• The Facebook “Like” button, now so pervasive on Websites ranging from online stores to leading news media outlets to political blogs, offers far more accurate (and quicker) insights into buyer preferences and public opinion than traditional focus groups and straw polls.
  • New online and mobile banking options from startups like Square are capitalizing on the convergence of mobile, cloud and social to foster entirely new payment models. Such that enable a consumer to— through their mobile device—use geo-location information, detect when its owner is in his favorite coffee shop, use the cloud to automatically place an order and virtual financial networks to settle out between the customer, the shop’s register and the bank. If the consumer is so inclined, he can include a tip and even post a rating or comment on his visit via integrated social channels.


And through the new “Internet of things,” companies can become more efficient and unleash a host of new data that can be used for everything from social research to targeted marketing to post-sale service. Through leveraging the hundreds of billions of dollars of financial transactions and transactional data along with relationship history that resides in business networks, for instance, buyers and sellers can make more informed decisions by detecting changes in buying patterns or pricing trends and provide confidence and qualifying information on a potential—yet unfamiliar—trading partner.

“Big Data presents an opportunity for companies to run better with new real-time insights via the end-to-end acquisition, acceleration and analysis of one or more Big Data sets,” said Steve Lucas, Executive Vice President & General Manager SAP Analytics, Database & Platform, SAP.

Sommer agreed, confirming that it is through the power of analytics, specifically analytic applications that use both internal and external data, which permits companies to gain insights into product usage; customer consumption data; competitor activity; social sentiment; and more.

“The insights into these kinds of questions give businesses outsized opportunities to widen their profit margins, extend their market share and otherwise disrupt the economic stability and underpinnings of their competitors,” he said.

The multi-lever approach

So how can you get these insights and put them to work for your company?

According to Tumin, there is no single, right approach for managing big data—or harnessing its power. But there are some key strategies for success.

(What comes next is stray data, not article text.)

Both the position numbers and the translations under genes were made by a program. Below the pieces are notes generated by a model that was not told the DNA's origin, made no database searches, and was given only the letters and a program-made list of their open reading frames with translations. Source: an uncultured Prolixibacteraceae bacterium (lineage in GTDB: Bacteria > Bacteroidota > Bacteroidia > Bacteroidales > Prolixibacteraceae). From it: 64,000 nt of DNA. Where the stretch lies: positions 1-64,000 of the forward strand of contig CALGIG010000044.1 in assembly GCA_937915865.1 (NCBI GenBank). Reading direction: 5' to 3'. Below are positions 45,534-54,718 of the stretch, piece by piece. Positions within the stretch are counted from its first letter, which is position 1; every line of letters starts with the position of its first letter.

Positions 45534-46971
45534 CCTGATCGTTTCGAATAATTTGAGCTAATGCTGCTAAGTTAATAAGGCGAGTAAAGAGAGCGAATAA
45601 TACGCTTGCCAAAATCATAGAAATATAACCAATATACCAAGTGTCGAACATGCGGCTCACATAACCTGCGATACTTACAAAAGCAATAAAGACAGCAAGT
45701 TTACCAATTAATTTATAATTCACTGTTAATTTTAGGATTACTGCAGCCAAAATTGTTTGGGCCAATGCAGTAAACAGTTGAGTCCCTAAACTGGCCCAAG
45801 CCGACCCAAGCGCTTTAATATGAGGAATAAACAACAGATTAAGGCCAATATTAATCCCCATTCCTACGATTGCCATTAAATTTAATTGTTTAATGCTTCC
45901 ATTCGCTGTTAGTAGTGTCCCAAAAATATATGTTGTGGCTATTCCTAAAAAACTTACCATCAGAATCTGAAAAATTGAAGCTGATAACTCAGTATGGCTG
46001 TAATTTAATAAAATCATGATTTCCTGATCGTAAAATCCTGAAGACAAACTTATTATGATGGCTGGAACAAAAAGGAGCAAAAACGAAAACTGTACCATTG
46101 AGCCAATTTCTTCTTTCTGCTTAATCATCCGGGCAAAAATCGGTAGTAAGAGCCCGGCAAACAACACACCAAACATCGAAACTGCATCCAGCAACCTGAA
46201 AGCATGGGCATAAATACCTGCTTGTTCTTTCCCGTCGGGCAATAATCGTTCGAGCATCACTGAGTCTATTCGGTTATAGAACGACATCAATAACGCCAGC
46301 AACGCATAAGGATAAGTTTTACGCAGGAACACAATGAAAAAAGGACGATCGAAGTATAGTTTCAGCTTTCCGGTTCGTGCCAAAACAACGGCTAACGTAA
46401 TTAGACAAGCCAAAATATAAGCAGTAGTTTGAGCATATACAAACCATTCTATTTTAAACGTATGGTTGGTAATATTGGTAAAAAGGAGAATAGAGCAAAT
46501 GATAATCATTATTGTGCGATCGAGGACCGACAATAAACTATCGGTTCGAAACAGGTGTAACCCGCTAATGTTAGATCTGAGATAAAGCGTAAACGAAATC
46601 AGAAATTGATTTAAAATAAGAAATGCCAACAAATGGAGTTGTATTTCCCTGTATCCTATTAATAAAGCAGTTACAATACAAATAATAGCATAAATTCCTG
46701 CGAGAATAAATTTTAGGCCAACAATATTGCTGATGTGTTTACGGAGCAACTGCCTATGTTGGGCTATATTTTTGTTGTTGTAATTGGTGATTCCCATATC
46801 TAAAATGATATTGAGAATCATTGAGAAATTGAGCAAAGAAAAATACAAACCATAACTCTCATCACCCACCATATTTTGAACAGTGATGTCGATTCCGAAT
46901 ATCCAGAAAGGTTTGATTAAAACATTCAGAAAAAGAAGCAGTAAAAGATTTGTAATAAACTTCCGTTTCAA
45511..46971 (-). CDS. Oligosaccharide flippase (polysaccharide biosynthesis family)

• Have a vision, a non-debatable business goal, around which all can rally. The move to data-driven business is a journey and every journey needs a goal everyone can rally round and aim for. Having one gives you a reason to take that first step together and press on over the inevitable bumps in the road.
  • Create a plan that is right-sized for action and gets value in the hands of users fast. You can’t do everything at once. With huge volumes of data potentially available, right-sizing your best next move is especially important.
  • Select a platform—a clearing—that can support doing business the data-driven way. Platforms “provide infrastructure and rules that facilitate groups’ transactions and can take many guises,” as referenced by Harvard Business School’s Tom Eisenmann. “Above all, they are trusted, discoverable and usable.”
  • Like numbers, data doesn’t lie. It also doesn’t talk. Making the most of big data still requires human intervention. So bring your A-team, know what makes them tick and understand their limitations.
  • Manage the politics. Success with data-driven decision-making requires moving the right people toward a non-debatable goal, business-driven, with a feasible plan, well-incented and operating over strong platforms. That takes negotiation and persuasion, the twin arts of political management.


And above all, understand that neither technology nor data are silver bullets and that the move to doing business the data-driven way can be highly disruptive.

“It takes time and persistence to make the transformation,” said Tumin. “But as leading organizations who have made the leap can attest, it’s well worth the effort,” he concluded.

Tim Minahan is Senior Vice President, Network Strategy at Ariba, an SAP Company. For more information on Big Data, download the report at